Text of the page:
Last night I dreamed that somebody loved me…well, kind of, insofar that I found myself 18 rows back from the god-like genius that is Stephen Patrick Morrissey.
I’ve always thought of Morrissey as someone completely at ease with his (slightly snobbish) lot, so it was a bit of a surprise to me that his shows at the Royal Albert Hall (cancelled due to throat infection) and the Birmingham Symphony Hall (ditto) were followed by The Great Yarmouth Britannia Pier. Because Great Yarmouth doesn’t really have that high culture feel to it – to complete Norfolk snobs like myself it’s always been a bit of a tacky embarrassment, the bit that you visit once every couple of years to remind yourself how lucky you are not to have to go there more often.
Anyhow, by Friday, his master’s voice had cleared up sufficiently for an attempt at a gig, and thanks to my good friend DJ78 we had tickets clutched in our hot and sweaty hands. And as a result myself and Mrs Emu fair skipped along the pier to one of the more surprising venues on Morrissey’s world tour. As we queued, we passed under massive signs for forthcoming attractions – the Chuckle Brothers, Cannon and Ball, and (of course) Jim Davidson. Then a huge sign for “Long John’s Show Bar – where the stars of stage and TV enjoy a drink”. I’m not making any of this up. I did venture into the bar before the gig, hoping to catch a sight of Morrissey enjoying a pre-gig chaser with old ‘nick-nick’ himself, but no joy – they were probably in Long John’s VIP area.
Anyway, suffice to say the gig itself was fantastic – the band was as tight as ever and Morrissey exuded his rather bored coolness with a lot more self-deprecation than he used to manage in his younger years. Shirts were ripped off, the security bods on stage were kept busy by a series of reverse stage dives, and the venue suddenly seemed just the right mix of intimate and ironic.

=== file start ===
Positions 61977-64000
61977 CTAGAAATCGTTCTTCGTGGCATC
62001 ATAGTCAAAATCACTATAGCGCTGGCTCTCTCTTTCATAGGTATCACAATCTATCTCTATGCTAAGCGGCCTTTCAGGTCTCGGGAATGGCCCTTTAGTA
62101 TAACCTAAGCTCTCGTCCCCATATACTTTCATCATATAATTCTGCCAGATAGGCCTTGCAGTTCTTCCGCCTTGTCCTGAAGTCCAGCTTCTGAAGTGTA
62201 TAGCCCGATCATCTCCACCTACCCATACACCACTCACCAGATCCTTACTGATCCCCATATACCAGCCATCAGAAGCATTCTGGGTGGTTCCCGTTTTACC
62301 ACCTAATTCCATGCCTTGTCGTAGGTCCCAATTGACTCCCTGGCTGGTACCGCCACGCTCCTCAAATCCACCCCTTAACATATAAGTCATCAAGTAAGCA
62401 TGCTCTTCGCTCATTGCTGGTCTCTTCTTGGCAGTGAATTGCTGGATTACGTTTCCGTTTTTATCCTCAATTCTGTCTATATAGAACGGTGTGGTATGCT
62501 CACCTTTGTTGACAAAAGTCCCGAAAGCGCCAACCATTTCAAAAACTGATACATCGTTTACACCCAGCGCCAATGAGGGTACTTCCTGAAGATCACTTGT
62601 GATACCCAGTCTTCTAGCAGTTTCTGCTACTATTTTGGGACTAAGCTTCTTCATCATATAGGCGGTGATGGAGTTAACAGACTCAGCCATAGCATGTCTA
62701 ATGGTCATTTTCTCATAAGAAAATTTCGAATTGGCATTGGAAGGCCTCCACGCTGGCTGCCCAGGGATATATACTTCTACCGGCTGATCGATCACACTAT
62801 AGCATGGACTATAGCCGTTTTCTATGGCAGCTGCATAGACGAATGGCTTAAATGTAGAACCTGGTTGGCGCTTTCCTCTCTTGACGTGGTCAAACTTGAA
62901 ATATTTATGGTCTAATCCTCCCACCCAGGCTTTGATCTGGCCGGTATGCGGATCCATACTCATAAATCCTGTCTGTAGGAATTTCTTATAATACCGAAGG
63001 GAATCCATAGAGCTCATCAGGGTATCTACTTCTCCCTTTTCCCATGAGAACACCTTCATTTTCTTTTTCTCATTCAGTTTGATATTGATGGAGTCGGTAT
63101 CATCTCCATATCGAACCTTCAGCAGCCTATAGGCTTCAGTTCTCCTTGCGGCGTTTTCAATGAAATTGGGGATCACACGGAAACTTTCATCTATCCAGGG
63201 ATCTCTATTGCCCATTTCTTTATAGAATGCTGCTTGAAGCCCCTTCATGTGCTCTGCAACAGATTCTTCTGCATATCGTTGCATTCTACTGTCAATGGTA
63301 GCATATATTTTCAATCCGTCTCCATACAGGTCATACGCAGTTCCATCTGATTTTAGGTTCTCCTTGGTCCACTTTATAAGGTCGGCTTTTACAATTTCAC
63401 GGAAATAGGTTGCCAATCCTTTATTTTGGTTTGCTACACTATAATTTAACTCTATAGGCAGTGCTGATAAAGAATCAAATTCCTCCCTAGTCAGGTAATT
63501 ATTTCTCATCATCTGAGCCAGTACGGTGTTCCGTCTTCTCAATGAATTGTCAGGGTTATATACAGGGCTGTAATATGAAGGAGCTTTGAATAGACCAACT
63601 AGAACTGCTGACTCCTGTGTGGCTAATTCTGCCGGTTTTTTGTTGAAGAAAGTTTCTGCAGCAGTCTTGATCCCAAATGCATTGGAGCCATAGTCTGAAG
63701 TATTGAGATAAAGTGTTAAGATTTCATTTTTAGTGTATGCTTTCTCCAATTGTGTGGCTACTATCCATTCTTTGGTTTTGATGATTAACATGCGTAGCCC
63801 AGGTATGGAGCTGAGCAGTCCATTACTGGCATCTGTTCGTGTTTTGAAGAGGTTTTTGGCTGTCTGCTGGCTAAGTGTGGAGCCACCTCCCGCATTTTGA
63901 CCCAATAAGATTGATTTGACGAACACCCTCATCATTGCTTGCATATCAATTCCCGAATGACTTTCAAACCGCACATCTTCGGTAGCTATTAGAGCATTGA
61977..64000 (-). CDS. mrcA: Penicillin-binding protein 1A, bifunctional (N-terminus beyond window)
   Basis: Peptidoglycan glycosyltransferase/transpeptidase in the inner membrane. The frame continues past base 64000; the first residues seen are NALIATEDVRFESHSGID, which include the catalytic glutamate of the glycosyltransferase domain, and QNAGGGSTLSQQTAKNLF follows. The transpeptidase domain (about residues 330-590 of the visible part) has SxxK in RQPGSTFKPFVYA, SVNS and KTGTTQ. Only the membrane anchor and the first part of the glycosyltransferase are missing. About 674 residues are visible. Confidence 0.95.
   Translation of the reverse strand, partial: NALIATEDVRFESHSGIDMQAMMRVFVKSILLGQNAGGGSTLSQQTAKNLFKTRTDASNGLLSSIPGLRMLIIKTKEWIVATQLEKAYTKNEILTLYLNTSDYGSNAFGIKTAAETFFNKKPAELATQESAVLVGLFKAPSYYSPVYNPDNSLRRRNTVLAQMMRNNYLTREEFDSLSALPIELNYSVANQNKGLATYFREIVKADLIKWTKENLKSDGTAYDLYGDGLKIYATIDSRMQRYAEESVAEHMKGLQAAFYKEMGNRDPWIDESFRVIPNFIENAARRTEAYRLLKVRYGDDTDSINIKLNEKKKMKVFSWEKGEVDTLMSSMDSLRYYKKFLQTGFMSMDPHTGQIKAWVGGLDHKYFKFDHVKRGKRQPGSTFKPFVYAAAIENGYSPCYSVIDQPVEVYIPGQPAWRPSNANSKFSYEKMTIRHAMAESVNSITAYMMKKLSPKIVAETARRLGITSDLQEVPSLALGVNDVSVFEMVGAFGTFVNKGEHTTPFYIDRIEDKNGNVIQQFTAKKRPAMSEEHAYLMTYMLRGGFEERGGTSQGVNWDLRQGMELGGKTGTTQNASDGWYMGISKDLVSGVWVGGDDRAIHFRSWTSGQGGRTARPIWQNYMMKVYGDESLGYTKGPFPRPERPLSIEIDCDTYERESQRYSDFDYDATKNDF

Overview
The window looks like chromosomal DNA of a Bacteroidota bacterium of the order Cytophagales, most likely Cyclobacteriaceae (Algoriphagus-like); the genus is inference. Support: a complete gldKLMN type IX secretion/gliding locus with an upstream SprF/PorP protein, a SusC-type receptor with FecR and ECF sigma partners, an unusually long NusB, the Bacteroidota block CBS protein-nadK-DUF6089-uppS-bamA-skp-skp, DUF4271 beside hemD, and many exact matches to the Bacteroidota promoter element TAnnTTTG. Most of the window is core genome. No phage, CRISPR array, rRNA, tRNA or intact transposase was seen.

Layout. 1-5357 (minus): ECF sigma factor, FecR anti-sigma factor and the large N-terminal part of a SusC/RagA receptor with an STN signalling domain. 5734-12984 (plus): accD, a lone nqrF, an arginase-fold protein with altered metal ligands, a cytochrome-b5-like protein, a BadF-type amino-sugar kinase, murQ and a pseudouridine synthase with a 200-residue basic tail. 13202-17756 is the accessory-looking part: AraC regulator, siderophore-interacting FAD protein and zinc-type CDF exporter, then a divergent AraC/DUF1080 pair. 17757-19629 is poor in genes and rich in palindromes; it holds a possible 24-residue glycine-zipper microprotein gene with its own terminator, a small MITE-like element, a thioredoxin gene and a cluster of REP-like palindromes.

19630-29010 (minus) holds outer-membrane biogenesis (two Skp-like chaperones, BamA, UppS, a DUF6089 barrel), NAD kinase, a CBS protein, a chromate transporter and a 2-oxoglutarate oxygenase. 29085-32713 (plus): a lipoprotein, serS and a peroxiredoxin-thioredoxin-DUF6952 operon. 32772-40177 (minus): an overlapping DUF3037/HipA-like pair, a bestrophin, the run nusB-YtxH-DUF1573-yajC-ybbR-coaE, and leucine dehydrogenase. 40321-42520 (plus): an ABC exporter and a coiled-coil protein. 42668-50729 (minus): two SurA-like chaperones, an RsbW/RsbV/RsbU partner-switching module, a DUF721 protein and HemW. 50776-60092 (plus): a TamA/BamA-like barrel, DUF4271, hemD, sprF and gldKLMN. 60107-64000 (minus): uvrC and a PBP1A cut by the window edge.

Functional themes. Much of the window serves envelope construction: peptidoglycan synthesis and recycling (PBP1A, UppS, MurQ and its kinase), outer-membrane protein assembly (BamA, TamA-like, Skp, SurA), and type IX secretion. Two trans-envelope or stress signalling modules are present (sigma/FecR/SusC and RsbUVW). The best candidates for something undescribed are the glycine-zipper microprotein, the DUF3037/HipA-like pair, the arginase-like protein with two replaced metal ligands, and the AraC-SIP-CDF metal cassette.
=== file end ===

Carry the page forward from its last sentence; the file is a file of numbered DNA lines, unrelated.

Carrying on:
But the most extraordinary thing was the audience. Having spent my formative years in the shadow of the Smiths, I thought I understood the importance of looking right at indie gigs. You need to work hard at not looking as if you’ve tried too hard, and look bored and interested at the same time. Ideally you will wear clothes belonging to someone now dead. But the audience at Yarmouth seemed to have missed these vital lessons in deportment. I witnessed a really challenging pair of elasticated velour trousers, and not sure that was the worst crime.
And yet, we should presume that every member of the audience had shelled out £32 on a ticket, so you’d think they must have been fans. So, either you can’t judge a book by its cover, or we are being overrun by morbidly obese philistines with too much money. Or both. To test this theory, the next time you see somoene lumber towards you in a massive pink velour leisure suit, try singing a couple of lines from ‘The Queen Is Dead’ or ‘Meat Is Murder’. After all, what’s the worst that could happen?